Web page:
July/August 2015 Issue
Downtown Conway has established a Data District to attract
tech-focused firms and bring in more jobs from that industry
to ensure long-term economic success.
Downtown Conway has a nostalgic feel, inviting people to meander its streets lined with restaurants and jewelry, clothing, antique, furniture, candy and soda-pop shops — many of them family-owned and some in the same locations for generations.
But behind its old-fashioned facade are some fast-paced, high-tech, uber-modern goings-on, spurred by city leaders who intend to market the area in a way that will propel Conway’s economy forward.
In the spring, Conway became one of a handful of cities in the nation that offer the capability of gigabit internet service, powered by Conway Corporation, a big step toward attracting data-oriented businesses to the Conway Data District, an 18-block area that overlaps with civic and business retail space in the heart of downtown.
Gigabit service is available now in a seven-block area of downtown Conway and will expand with customer demand to the 18-block district, which is expected to be completed by the first quarter of 2017, said Jeff Matthews, public relations coordinator for Conway Corp.
“We’ve had a number of companies make the move. The highest-profile announcement was in February when we announced three in one day,” said Jamie Gates, senior vice president of the Conway Area Chamber of Commerce.
Those three companies — Eyenalyze, Metova and Big Cloud Analytics — joined Rock-Pond Solutions, Fairmont Specialty, ABC Financial, American Management Corporation and Home BancShares, tech companies already ensconced in downtown Conway.
“There are still small pockets of vacant or underused real estate,” Gates said. “And, we’re working on the next generation of larger office space. I don’t think there is a ceiling. As the opportunities grow, so will the community’s appetite to build. We’ve got a great destination with the Meadows [Office &] Technology Park for companies [including HP, Crafton Tull, Arkansas One Call, CAT Squared and USAble Life] that want a campus-style setting. Now, with the Data District downtown, we’ve got a destination for companies that want a more urban and clustered setting.”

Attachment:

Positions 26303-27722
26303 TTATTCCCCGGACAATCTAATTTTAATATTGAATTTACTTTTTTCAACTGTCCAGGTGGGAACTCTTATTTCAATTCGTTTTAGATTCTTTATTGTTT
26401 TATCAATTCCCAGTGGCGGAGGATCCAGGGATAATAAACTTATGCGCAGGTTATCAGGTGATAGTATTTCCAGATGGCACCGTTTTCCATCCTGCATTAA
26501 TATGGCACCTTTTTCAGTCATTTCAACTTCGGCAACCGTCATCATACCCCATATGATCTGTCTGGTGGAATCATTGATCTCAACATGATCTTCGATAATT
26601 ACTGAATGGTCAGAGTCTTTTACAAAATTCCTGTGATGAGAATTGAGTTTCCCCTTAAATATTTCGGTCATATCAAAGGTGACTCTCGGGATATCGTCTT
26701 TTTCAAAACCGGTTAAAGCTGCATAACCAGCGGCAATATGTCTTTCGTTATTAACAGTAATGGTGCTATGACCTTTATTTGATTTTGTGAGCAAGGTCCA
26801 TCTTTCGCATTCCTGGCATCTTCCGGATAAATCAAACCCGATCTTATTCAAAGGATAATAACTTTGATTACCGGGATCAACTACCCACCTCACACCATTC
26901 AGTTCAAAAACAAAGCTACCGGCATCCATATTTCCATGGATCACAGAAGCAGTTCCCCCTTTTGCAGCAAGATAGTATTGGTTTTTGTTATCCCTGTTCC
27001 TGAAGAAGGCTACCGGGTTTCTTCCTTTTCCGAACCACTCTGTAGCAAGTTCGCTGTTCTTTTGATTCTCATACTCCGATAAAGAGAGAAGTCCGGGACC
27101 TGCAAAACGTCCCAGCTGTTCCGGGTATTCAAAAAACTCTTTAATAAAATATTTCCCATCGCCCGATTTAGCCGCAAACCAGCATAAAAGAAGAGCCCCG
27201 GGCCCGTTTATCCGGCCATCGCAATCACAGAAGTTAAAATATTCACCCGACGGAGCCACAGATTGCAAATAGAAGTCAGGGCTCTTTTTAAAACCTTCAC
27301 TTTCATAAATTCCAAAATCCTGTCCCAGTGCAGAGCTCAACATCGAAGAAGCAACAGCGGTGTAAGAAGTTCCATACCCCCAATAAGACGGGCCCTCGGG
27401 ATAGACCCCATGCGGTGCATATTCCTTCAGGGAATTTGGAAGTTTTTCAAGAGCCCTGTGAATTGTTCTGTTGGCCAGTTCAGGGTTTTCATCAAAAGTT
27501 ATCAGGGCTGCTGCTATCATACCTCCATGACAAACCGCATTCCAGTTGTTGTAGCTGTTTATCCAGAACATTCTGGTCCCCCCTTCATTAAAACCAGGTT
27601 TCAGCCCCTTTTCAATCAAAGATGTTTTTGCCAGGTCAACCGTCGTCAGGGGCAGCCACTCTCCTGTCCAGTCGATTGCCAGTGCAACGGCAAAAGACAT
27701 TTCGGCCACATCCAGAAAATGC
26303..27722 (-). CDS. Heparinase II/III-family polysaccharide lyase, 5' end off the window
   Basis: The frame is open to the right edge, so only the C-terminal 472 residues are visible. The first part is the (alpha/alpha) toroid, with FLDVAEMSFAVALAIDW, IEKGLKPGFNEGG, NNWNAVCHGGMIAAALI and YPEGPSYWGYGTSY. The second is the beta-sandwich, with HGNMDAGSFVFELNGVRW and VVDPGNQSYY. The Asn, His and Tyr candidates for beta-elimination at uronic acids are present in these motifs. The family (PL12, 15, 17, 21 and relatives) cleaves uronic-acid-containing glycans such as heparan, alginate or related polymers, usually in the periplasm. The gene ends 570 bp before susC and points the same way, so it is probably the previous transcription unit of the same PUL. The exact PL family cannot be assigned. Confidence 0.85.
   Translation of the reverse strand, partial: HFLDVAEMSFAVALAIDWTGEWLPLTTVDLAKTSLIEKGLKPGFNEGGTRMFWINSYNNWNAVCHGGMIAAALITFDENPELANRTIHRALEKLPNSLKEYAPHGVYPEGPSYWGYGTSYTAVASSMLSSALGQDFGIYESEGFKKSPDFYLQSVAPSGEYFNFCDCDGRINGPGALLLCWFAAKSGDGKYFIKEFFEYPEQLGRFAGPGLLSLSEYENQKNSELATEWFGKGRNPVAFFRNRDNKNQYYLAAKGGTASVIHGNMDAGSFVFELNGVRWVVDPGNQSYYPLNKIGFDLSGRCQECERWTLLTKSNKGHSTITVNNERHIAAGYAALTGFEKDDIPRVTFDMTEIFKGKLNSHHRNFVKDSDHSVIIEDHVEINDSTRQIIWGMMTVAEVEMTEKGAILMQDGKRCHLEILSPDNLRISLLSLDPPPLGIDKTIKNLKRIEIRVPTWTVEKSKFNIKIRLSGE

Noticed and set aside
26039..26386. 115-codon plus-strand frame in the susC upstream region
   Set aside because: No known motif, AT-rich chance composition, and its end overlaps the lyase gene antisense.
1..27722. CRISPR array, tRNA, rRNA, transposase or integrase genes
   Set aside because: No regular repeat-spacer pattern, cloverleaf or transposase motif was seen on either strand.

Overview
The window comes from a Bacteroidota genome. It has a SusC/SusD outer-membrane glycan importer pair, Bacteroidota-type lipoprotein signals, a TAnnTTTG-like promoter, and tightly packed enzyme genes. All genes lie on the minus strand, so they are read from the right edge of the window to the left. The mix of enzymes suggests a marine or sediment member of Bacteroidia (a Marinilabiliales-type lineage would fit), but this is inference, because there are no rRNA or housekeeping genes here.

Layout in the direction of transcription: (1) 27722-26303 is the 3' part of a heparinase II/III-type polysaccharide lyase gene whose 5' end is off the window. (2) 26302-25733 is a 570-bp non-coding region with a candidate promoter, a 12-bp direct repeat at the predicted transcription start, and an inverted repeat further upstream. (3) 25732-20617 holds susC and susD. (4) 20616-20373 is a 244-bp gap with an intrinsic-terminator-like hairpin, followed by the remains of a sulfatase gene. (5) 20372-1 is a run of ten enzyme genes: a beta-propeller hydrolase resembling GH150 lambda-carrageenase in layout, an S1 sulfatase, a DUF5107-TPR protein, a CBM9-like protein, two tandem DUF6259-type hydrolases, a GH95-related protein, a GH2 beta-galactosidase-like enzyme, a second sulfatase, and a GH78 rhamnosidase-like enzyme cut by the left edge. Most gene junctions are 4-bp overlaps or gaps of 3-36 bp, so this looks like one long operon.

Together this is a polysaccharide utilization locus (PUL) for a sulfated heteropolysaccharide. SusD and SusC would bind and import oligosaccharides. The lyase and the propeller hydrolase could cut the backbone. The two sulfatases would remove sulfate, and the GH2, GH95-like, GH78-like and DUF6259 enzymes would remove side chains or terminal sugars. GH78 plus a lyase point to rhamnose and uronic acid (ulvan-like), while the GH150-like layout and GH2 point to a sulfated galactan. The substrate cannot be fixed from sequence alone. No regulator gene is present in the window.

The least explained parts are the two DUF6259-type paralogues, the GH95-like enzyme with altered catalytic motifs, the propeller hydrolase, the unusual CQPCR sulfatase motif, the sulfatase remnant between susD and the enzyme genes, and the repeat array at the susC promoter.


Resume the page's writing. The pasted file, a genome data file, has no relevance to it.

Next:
Laying the Groundwork
The physical technology infrastructure is but one facet of the Data District initiative, however. Connections are forming throughout the land.
“The other thing is kind of the soft infrastructure, which is a critical mass of companies that can gain something from being around each other and just having all those tech professionals working, in some cases in the same building or just blocks away from each other,” Gates said. “That’s kind of the community side of the Data District. Sometimes they’re even customers.”
Eyenalyze, for example, uses the services of Metova, which occupies the space across the hall in the nearly 100-year-old Halter Building, for its mobile app design.
Mike Rasmussen, founder and CEO of Eyenalyze, is a certified public accountant who came to Arkansas from southern California nine years ago. His company has “married accounting and code,” and collects and analyzes data that helps restaurants manage their businesses.
He was running his business out of his home before setting out to find something with “the Google look or something like Silicon Valley” and settled on the Halter Building, Conway’s first three-story building when it was built in 1917.